It’s funny, because no on really talks about abortion, or of they do then it’s couched in terms of regret or sadness. I never really felt that, I wondered what’s wrong with me, why am I not broken? Why am I not filled with sadness? Where are the women who say ‘I had an abortion and the only thing I feel is relief’ ? I think that was one of the reasons I wanted to write this, to say, if you feel relieved you are not a monster, you’re a strong woman, a lucky woman, and you did the right thing.

I had my second abortion at 39. I married that man on the other side of the world and we have four children. We always use condoms (still do) and three children were conceived when we decided to throw caution to the wind and risk it -only one was planned.

I still don’t know how this fifth pregnancy came about. We used a condom, and he gave it a quick check afterwards to see nothing had spilled. Yet once again I was peeing on a stick and saw those two lines come up.

I think I held onto the fantasy of keeping that child for about half a day, but really I knew, and he knew, that a fifth child would hurt our family. We live away from our families and have raised our kids with no support but what we have created between the two of us. I love our kids to pieces and I knew that another child would begin to take away what we could give them, in terms of energy, attention, and happiness.

Again I never expected to feel this way. As I said I had justified my first abortion by telling myself that I wasn’t in love with the father. Well here I was still in love with my husband, yet I knew I would have an abortion. It’s a strange thing to feel like you don’t know yourself, but it’s also so freeing to be honest with yourself. And finally at 39 I was.
This abortion occurred in Australia, and what a difference. I searched for a clinic online. Rang them the next minute, and had an appointment the next day. ‘Bring sanitary pads and warm socks,’ they told me. ‘See you at eleven’. No waiting, no secrets, no worry.

My husband took the day off and dropped me off in the city, and took our youngest to the park while I had it done.

I remember having a twenty minute conversation with a doctor about why I wanted an abortion, then an exam, then having to wait an hour for the operation. That was the hardest part of course, because I was alone and scared and had no one’s hand to hold.

I remember being told to go into a cubicle and undress, and put on a gown, and then waiting, waiting, waiting until I thought I would scream. The had a botanical print on the wall and I just stared at it, willing myself to stare and stare and not think.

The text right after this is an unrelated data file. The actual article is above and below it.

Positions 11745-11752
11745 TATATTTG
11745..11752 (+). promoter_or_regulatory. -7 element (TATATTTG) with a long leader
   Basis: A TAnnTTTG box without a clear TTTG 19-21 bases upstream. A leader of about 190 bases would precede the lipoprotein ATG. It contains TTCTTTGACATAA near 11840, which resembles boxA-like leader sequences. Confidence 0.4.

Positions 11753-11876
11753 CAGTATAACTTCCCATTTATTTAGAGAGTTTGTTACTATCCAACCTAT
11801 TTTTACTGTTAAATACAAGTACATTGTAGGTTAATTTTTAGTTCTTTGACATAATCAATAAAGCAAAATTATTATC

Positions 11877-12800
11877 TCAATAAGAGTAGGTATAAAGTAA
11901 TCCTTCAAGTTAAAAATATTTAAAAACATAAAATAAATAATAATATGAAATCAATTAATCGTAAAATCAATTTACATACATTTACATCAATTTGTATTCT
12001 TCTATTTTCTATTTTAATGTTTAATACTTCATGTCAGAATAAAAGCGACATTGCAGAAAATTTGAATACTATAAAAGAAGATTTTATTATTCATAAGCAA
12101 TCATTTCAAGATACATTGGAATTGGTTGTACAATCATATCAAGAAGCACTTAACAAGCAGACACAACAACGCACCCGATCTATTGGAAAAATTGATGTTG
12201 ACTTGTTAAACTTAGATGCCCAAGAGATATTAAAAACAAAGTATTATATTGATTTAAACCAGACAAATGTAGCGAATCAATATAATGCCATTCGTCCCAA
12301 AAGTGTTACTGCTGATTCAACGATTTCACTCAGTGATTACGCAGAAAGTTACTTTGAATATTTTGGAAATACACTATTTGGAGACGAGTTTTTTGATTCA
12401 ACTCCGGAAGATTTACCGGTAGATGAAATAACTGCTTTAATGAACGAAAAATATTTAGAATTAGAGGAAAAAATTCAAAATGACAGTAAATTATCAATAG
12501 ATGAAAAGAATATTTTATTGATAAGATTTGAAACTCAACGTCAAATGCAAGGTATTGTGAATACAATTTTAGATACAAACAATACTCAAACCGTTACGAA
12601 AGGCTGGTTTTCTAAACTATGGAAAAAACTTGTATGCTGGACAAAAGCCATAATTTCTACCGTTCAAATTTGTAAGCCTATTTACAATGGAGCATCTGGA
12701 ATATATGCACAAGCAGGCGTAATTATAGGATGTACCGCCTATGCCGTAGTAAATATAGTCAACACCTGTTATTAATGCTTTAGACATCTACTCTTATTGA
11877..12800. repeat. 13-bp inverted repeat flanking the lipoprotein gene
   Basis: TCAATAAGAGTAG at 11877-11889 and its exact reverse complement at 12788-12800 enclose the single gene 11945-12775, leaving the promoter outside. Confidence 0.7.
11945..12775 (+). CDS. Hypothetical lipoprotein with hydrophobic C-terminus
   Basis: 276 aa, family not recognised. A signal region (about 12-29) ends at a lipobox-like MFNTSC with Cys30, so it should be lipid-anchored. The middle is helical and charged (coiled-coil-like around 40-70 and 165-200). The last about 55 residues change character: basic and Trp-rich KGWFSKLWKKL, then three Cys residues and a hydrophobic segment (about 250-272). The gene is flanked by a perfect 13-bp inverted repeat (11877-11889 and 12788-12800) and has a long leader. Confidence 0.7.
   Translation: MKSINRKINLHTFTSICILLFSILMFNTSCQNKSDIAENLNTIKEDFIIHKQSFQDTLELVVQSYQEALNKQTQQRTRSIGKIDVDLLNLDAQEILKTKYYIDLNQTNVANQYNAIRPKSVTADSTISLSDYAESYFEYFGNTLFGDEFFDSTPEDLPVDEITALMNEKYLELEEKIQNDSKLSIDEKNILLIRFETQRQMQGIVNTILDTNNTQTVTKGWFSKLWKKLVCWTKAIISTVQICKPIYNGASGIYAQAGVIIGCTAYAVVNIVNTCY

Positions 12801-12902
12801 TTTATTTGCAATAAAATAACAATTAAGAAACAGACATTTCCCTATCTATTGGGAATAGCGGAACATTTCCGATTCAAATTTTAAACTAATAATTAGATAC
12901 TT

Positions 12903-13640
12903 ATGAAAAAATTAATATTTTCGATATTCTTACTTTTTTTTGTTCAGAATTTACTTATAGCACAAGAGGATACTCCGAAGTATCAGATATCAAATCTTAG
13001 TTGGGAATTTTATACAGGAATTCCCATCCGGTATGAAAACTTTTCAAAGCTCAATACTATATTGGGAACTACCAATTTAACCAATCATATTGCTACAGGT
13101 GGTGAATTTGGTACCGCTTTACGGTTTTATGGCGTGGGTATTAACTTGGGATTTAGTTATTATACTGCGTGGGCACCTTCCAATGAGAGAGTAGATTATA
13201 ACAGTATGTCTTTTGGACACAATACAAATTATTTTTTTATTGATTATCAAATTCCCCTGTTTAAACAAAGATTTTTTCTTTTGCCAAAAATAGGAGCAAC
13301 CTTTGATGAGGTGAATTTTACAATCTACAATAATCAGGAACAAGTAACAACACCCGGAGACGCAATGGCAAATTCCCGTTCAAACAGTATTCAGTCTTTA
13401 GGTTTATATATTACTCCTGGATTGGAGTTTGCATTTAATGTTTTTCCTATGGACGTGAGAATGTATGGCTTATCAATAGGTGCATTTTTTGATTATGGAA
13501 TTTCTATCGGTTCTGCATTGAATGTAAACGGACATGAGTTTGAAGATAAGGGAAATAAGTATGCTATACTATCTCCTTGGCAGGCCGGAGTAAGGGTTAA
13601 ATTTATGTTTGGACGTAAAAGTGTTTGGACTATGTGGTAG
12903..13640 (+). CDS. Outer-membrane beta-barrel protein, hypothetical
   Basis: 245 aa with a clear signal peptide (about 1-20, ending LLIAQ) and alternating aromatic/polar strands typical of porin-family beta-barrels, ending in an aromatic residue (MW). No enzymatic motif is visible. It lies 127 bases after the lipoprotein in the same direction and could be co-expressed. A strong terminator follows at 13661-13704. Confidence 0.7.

Then I was called into the surgery and they had that chair there, the same dentist looking one from before, and that’s when I started to cry. The staff looked concerned and all said to me, almost hopefully, ‘Have you changed your mind?’

It was so hard to hear that question, because part of me wanted to. I have four kids, so I have a fair idea exactly what I was terminating, and that is hard to bear. But I said ‘no’ as firmly as I could and sat down.

This time I was given a general (which I wasn’t expecting) and I woke up in another room, in the cozy sort of chair you sit in to get your nails done. Later as I came round I would see other women and girls being walked into their chairs, and later still was given hot tea and cookies.

I listened to other girls chat quietly, some quite matter of fact, others tearful, all relieved. Then it was time for me to leave. My husband met me outside with our little boy. He told me that he half expected me to say I couldn’t bring myself to go through with it. But I did.

Yes there are times I think of the possibility of that pregnancy, you can’t help it when you see your other children. Sometimes I admit I feel a presence, or equally an absence, or wonder what I would do if I fell pregnant again. But then I think what I could have lost too, how much it takes to parent four children, and have time for each other and everything else, and I know I did the right thing. Sometimes the right thing to do is hard, but I have no regrets.

It’s been four years since that happened, and since then I’ve told my own little sister, and my teenage daughter about my abortions. They know that if they ever need me that I will be there for them, and I wish for a world where every woman could have had the safe, respectful abortion experience that I have had.